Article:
Coronavirus: L.A. County Reports Highest Spike With 128 New Cases and Two Deaths

Los Angeles Freeway March 20 2020

At the daily coronavirus press briefing, L.A. County reports that over 536 have been infected by the coronavirus.

Two more people have died in L.A. County as the number of coronavirus cases soared with 128 newly reported positive cases, bringing the total infected to 536. 

Dr. Barbara Ferrer, director of L.A. County Department of Public Health, announced the news today during the county's daily press briefing amid the coronavirus pandemic. She was joined by L.A. County Sheriff Alex Villanueva, L.A. County Fire Chief Daryl L. Osby, Supervisor Kathryn Barger, City Council President Nury Martinez, Councilmember David Ryu and Dr. Clayton Kazan, medical director of the L.A. County Fire Department in announcing the latest measures the county is taking to combat the growing crisis, including the procurement of 20,000 tests in partnership with a South Korean firm, as well as the shuttering of beaches, parks and hiking trails following a weekend during which some residents ignored social distancing guidelines. 

Ferrer said the 536 cases includes 17 cases out of Long Beach and three in Pasadena as both of those cities operate with independent public health departments. A total of 90 individuals have been hospitalized. She also noted that 80 percent of cases are between the ages of 18 and 65 and 42 percent between 18 and 40. "This virus can, in fact, infect people across the board," she said, adding that all individuals who've tested positive are now isolated and their close contacts quarantined. 

Even with the new numbers, Ferrer explained that a total of 4,700 tests have been administered in the county, a low number for an area that counts more than 10 million residents. She acknowledged that there's been "frustration" about testing, which continues to be a hot-button issue across the U.S. as leaders compare efforts to those of other countries like South Korea and China that managed to test many more individuals within the same time frame. She said in the absence of widespread testing, social distancing — a recommendation that people keep 6 feet of distance between one another in group settings — remains crucial. "Social distancing isn’t a 'sometimes I do, and sometimes I don't.' For this to be successful, we need to practice social distancing all of the time."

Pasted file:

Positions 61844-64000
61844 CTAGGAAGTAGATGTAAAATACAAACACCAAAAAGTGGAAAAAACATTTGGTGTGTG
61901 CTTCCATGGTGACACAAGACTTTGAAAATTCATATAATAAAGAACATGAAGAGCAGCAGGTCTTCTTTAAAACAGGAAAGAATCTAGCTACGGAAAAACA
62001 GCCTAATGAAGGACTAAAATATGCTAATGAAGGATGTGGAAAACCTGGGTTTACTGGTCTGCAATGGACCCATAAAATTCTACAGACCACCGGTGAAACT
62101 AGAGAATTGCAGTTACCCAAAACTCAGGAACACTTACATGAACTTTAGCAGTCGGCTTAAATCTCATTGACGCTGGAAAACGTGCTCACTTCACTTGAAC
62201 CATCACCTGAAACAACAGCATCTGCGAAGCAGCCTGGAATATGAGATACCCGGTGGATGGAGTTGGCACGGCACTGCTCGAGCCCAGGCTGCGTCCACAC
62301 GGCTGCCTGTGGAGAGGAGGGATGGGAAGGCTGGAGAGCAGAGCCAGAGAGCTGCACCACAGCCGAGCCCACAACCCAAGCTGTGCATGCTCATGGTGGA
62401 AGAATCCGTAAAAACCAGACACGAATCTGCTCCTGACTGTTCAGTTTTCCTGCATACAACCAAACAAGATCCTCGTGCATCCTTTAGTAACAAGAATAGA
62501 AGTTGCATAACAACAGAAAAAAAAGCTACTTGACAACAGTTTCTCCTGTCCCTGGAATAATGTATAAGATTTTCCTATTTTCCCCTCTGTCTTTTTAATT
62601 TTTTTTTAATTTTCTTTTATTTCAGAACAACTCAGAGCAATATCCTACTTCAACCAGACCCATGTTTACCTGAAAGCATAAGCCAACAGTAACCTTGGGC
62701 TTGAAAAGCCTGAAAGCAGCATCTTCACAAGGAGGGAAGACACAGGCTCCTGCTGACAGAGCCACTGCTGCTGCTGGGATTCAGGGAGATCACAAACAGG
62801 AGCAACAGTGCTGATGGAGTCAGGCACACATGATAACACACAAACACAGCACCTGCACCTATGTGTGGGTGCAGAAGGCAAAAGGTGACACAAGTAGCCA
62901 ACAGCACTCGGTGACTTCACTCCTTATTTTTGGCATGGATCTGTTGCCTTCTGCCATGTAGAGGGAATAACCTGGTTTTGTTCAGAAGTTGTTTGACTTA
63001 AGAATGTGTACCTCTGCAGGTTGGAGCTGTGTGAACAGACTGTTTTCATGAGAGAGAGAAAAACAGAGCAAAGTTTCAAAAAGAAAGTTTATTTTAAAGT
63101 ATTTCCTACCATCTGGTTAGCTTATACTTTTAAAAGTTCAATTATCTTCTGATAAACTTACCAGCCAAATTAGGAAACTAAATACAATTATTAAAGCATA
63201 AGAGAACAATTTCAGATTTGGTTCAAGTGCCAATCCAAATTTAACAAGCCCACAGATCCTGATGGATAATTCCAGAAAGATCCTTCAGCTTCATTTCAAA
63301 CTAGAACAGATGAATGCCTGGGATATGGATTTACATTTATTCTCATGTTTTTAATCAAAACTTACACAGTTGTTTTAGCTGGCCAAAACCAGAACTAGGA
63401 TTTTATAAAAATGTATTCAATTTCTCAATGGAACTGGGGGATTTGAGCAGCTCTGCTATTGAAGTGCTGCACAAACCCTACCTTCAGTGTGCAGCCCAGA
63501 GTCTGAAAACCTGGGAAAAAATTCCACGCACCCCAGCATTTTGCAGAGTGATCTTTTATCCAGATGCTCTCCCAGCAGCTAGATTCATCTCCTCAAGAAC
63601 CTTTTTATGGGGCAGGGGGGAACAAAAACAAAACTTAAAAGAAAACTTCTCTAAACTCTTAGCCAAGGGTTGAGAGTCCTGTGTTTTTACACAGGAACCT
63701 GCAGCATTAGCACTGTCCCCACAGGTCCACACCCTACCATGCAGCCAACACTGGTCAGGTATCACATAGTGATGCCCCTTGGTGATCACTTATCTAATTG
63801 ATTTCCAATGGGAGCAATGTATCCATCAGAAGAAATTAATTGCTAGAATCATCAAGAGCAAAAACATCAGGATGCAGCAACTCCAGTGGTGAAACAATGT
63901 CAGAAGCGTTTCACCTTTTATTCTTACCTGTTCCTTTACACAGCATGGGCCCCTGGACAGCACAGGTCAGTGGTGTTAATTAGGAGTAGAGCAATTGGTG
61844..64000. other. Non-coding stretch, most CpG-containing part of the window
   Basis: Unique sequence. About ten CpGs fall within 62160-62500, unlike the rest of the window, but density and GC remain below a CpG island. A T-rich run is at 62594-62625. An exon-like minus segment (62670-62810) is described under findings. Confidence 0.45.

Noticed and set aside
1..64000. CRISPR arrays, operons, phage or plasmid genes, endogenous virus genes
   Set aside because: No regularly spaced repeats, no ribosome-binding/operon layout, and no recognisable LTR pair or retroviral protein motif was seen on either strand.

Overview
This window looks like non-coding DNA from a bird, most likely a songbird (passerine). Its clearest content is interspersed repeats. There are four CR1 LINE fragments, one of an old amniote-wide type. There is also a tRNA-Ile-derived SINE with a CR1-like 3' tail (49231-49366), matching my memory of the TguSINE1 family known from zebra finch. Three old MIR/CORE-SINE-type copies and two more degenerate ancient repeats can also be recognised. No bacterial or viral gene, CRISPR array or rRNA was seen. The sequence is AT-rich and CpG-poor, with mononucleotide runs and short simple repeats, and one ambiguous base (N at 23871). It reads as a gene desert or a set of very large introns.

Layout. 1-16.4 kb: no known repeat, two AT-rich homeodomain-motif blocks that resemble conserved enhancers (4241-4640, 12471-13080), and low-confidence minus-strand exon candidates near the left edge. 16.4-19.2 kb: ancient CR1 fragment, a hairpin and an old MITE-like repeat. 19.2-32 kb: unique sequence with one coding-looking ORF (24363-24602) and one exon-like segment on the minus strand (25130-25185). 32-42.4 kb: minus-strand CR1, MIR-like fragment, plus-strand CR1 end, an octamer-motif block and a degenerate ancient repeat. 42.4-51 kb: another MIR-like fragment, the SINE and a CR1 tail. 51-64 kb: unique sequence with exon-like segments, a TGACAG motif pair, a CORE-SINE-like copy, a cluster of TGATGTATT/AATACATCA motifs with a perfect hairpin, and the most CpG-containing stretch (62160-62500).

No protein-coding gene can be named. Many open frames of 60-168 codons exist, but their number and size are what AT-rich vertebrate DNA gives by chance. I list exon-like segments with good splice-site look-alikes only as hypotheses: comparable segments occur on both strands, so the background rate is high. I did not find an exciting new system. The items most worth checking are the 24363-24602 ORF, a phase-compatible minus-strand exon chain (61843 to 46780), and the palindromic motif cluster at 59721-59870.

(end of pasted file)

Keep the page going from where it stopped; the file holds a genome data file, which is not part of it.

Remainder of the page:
The daily briefing, plagued by audio issues for the first few speakers, did include a significant portion on testing, most notably coming from Ryu. He was charged with making the announcement that, after working "around the clock" with city and county partners to secure test kits to combat the virus, L.A. County had struck a deal with South Korean firm Seegene Technologies Inc. to provide 20,000 new coronavirus tests. Those kits will be prioritized for first-responders, medical professionals and those on the front lines in the battle to flatten the curve.